The epiphany came when they looked at the consumer world: On the Internet, everything wants to be free. Increasingly, thats even true for apps used by businesses (notably Google Docs and Zoho).
The founders wondered: Why is there this line between consumer and business? And: Is that going to stay forever?
Concluding that the move toward free was a cresting wave, they resolved to distribute Spiceworks at no cost.
And free meant all the way free. Were not going to do a premium version, were not going to do some model where you have to buy other features, Hallberg says. We symbolically burnt the ships because we knew if we kept them wed go back to the lifeboats.
(For users who simply cannot tolerate the ads, Spiceworks offers an ad-free version for $20 a month. But Hallberg says only a negligible percentage of users request this.)
The banner ads embedded in its software are only a portion of the Spiceworks strategy. Far more noteworthy and potentially far more lucrative is the community that the company has gathered at its Web site.
Its a community that can largely claim to be IT managers only. Thats because to log-on, you must download and install Spiceworks. Its a great way to keep out the riff-raff and the flamers.
A visit to Spiceworks online forums reveals a thriving give and take among IT managers. Its a constant sharing of the challenges involved with supporting a tech network and an often frighteningly non-tech bunch of fellow employees.
One user posted: Has the economic downturn caused you to take on more non IT duties?
One of the replies: The only thing I've had to do is baby sit the project manager and make sure he's doing his job correctly.
Vendors, of course, are very eager to influence this crowd of frontline decision makers.
We go to over a hundred technology companies that are in our network and we provide all sorts of access to them, in ways well beyond the banner, Hallberg says. We can then have their marketers involved with the community and pose questions, and people will jump all over it.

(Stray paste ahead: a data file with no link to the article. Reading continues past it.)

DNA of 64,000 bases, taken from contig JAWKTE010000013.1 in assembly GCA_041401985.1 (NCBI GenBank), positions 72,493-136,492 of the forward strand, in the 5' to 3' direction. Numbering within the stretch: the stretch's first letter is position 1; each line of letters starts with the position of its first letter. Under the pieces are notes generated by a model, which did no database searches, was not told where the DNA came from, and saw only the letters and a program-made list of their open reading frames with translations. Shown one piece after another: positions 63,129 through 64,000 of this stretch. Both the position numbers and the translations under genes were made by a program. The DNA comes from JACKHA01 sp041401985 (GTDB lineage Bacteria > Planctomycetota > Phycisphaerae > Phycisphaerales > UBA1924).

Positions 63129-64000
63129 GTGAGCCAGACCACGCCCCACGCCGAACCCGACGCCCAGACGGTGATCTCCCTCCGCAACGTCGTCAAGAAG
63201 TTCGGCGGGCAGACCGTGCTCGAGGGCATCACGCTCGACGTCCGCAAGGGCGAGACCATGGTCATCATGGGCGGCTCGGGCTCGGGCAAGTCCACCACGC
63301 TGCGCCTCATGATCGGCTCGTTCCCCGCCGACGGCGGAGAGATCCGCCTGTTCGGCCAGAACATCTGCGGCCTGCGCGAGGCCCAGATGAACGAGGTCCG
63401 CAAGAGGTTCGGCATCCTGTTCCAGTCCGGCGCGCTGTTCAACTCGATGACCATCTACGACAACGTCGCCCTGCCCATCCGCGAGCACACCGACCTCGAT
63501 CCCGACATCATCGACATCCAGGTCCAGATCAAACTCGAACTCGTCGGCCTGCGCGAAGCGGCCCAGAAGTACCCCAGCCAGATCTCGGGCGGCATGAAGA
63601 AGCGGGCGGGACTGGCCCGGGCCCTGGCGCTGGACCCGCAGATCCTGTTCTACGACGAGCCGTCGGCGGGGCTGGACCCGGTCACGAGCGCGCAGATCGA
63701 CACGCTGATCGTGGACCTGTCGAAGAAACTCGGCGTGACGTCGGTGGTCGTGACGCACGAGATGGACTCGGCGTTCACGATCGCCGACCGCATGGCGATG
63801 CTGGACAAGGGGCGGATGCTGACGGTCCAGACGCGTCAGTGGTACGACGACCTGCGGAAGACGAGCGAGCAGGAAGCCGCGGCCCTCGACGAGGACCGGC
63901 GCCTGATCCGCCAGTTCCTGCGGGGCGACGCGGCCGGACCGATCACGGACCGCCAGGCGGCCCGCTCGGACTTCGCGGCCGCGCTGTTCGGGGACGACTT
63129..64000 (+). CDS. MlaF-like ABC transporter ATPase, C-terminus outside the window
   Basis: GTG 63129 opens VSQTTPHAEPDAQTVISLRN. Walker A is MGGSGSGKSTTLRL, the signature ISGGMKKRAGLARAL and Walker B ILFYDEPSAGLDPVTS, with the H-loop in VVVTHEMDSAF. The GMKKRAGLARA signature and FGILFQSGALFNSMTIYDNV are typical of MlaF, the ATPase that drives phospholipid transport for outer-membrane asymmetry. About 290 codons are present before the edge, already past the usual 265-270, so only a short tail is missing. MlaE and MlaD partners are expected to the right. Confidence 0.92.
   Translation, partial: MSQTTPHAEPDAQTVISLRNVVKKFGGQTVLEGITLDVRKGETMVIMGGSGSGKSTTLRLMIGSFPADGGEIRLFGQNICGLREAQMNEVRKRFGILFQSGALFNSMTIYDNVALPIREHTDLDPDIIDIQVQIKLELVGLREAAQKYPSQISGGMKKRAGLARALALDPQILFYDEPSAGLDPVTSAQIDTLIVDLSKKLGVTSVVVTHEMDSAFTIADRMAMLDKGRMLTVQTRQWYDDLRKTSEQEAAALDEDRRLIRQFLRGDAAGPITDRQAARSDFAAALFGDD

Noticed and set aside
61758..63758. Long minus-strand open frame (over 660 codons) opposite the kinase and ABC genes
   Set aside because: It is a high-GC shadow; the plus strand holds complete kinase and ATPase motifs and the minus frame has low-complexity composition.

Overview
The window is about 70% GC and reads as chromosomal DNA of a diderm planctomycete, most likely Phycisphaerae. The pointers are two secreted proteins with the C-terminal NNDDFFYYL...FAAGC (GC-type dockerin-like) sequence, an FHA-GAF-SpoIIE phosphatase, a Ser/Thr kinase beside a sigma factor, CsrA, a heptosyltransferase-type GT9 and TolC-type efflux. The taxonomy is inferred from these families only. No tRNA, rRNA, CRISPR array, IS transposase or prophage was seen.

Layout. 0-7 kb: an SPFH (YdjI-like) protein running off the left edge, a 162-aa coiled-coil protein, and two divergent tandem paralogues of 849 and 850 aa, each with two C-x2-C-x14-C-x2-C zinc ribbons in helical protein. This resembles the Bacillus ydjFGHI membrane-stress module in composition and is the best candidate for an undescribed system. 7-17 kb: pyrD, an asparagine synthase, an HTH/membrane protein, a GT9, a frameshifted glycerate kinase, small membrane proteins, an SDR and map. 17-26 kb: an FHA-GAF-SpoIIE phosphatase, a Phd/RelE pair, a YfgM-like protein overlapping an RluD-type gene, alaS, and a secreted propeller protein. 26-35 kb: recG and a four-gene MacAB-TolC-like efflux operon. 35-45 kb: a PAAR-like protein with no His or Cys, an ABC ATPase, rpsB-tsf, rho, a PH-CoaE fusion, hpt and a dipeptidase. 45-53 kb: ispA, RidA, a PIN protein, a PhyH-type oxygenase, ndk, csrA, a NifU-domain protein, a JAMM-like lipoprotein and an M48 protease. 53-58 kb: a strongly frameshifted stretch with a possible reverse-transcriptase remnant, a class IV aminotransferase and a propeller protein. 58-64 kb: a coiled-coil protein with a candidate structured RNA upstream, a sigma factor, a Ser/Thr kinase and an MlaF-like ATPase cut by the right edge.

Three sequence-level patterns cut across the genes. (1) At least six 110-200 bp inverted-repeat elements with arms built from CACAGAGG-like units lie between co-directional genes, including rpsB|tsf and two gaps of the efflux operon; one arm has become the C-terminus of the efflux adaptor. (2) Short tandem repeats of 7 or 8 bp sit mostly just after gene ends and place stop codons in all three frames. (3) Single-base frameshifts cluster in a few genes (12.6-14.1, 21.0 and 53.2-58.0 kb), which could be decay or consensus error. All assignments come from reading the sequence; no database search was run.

For instance, the forum questions include: Why should I buy Cisco? and What do you think about Vista and small business?" (That last hot button query received some 350 forum posts.)
Microsoft loves that because they dont get that kind of feedback on their Web site, he says. The responses are the equivalent of a focus group of active potential buyers.
The vendors jump right into the mix. There are companies like Xerox and AMD that have one of their employees in the community, specially marked as an avatar, and they can answer questions, Hallberg says. The firms can target the areas they want to promote themselves in. AMD, for instance, sponsored the virtualization group.
Hallberg stresses, however, that the point is not to flood IT managers with vendors offers.
Nobody wins if ten companies are bombarding the user, he says. Instead, Its a lot better if [an IT manager is] doing their job; they might not even know that they need a back-up solution. They start leaning about it, and Huh, look, Bob posted in the community that hes doing that let me go learn about that.
The vendors love it because they havent wasted all that time trying reach somebody whos not educated yet. And the users love it because theyre learning with their peers and theyre not getting annoyed.
Its not just vendors like Microsoft that benefit from Spiceworks community feedback. The Spiceworks software itself benefits from the active user forum. The forum contains a product feature board in which users vote on various Spiceworks features requests. Think of it as a form of software democracy (though Hallberg says there's a development director who makes the ultimate decisions.)
Clearly, the Spicework story seems to be on the rise. Over the course of 2009 the company will host tech events in which IT managers meet to discuss their approaches and get training. In the next several months events are planned in Boston, Las Vegas, Orlando, Austin and London.